Using Real-World, Personally Meaningful Events to build Computational Models of Emotion

Project: Research project

Project Details

Description

PROJECT SUMMARY There is an emerging consensus that using computational modeling to mathematically operationalize and identify the drivers of behavior such as emotional response is critical to better account for individual differences. The hope is that operationalizing the drivers of emotion (and other psychiatrically relevant processes) will standardize how these psychiatrically relevant processes are defined and this will speed the progress of mental health research. However, despite the promise for computational modeling to better account for and parse the timecourse of emotional responses, there have thus far been few clinically relevant insights. One reason for the lack of translation is that computational modeling of psychiatrically relevant processes rarely employ ecologically meaingful paradigms. With few exceptions, there are virtually no studies that focally measure emotional responses precisely timed to when personally relevant and meaningful events occur. Alongside needing to measure emotional responses after personally meaningful events is the need to measure the timecourse of such responses?which, in the case of personally meaningful events unfold over hours, not on the timescale of seconds as is often assessed in the lab. In this proposal, we build on our initial work using ecological momentary assessment (EMA) of positive and negative emotion in an unselected undergraduate sample using exam grade feedback as a personally meaningful event; students in General Chemistry care deeply about their grades in the course. We build computational models to predict the timecourse of emotion and find that when we time-lock EMAs once individuals first see their exam grades that both the grade prediction error (PE; the difference between the grade they report they think they will receive [after taking the exam but before exam feedback]) and the grade itself are necessary to account for the timecourse of the emotional response; further, the grade PE has a significantly larger effect on the timecourse of the emotional response than the grade itself. This R21 proposal advances this work toward building a fundamental, basic-science understanding of the drivers of emotion using valid, reliable, and comprehensive computational models in convenience samples. We will (1) expand the set of predictors in the model to improve our computational characterization of EMA-assessed emotional response to real-life outcomes, including, prediction confidence, social comparison, and perceived control; (2) determine which parameters from this computational model most strongly impact the PA and NA timecourse; and (3) test whether individual model parameters are linked to depression and anxiety symptoms. This project will position us for a follow-up R01 focused on how these mechanisms go awry in individuals suffering from affective disorders.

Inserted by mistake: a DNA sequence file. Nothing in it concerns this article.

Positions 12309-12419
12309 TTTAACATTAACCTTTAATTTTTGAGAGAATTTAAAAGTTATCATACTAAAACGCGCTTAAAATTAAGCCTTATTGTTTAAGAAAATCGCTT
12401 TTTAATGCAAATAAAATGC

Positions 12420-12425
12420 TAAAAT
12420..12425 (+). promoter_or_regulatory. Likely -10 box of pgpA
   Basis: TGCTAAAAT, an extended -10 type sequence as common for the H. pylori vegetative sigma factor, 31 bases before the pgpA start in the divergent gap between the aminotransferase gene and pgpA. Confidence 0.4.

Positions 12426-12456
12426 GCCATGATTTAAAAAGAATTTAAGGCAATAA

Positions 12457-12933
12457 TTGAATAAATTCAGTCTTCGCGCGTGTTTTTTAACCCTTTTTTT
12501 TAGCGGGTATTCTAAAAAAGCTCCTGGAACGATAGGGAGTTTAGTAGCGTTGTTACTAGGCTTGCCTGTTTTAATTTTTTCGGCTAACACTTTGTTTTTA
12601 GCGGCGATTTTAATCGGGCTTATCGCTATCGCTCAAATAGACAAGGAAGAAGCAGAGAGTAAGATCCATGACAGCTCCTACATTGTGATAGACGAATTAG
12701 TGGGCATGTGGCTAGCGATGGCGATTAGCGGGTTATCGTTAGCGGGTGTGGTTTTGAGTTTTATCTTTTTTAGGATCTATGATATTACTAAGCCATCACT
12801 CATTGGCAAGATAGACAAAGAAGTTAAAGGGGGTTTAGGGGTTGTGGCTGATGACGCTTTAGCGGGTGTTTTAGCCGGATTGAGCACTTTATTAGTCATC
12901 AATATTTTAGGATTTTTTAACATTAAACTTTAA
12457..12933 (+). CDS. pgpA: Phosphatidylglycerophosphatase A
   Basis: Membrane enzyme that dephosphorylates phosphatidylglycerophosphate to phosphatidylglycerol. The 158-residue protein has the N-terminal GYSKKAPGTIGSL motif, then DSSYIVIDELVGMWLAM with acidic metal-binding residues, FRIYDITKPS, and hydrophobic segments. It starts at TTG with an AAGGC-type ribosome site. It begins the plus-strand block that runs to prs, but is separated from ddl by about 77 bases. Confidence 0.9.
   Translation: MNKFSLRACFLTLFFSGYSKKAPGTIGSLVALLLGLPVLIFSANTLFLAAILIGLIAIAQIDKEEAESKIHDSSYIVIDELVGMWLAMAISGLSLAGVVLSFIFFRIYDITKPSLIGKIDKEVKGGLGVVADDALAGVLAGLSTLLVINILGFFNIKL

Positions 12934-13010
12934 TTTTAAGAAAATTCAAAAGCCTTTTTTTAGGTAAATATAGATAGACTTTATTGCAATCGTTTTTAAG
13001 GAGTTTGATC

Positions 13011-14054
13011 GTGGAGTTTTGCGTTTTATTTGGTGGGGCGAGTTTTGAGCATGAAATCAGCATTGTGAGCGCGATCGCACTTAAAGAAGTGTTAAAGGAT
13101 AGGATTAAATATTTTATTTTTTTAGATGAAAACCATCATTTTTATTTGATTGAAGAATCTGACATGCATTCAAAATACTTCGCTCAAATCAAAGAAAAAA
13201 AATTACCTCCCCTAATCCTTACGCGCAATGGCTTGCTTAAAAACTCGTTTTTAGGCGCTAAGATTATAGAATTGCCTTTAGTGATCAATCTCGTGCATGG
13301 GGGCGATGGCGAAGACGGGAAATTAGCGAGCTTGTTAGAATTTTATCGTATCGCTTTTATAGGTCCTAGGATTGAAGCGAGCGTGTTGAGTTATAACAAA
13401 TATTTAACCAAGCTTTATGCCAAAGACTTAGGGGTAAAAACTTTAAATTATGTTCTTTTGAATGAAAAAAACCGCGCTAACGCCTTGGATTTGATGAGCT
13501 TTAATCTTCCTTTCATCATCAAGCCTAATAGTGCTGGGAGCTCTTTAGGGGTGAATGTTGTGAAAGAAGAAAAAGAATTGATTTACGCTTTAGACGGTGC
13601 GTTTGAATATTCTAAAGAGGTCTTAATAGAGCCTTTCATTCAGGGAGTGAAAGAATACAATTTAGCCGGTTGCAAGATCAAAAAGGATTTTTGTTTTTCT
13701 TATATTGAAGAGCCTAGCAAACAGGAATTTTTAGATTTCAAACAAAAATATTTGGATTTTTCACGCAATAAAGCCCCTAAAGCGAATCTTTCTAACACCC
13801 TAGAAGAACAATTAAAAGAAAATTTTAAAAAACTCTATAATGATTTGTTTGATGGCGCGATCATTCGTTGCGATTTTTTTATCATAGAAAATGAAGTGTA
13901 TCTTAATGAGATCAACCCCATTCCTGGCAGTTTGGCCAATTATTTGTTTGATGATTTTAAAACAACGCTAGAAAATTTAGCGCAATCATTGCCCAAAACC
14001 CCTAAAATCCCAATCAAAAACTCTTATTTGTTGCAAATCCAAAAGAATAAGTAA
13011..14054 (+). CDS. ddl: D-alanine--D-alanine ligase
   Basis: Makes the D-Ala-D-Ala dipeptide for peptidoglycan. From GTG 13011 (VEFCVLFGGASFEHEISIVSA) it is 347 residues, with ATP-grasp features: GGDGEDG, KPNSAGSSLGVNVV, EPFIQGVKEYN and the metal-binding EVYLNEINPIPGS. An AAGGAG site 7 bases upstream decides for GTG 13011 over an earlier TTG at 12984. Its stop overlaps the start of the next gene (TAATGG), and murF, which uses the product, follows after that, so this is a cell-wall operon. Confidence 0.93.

StatusActive
Effective start/end date8/1/217/31/22

Funding

  • National Institute of Mental Health: $225,750.00

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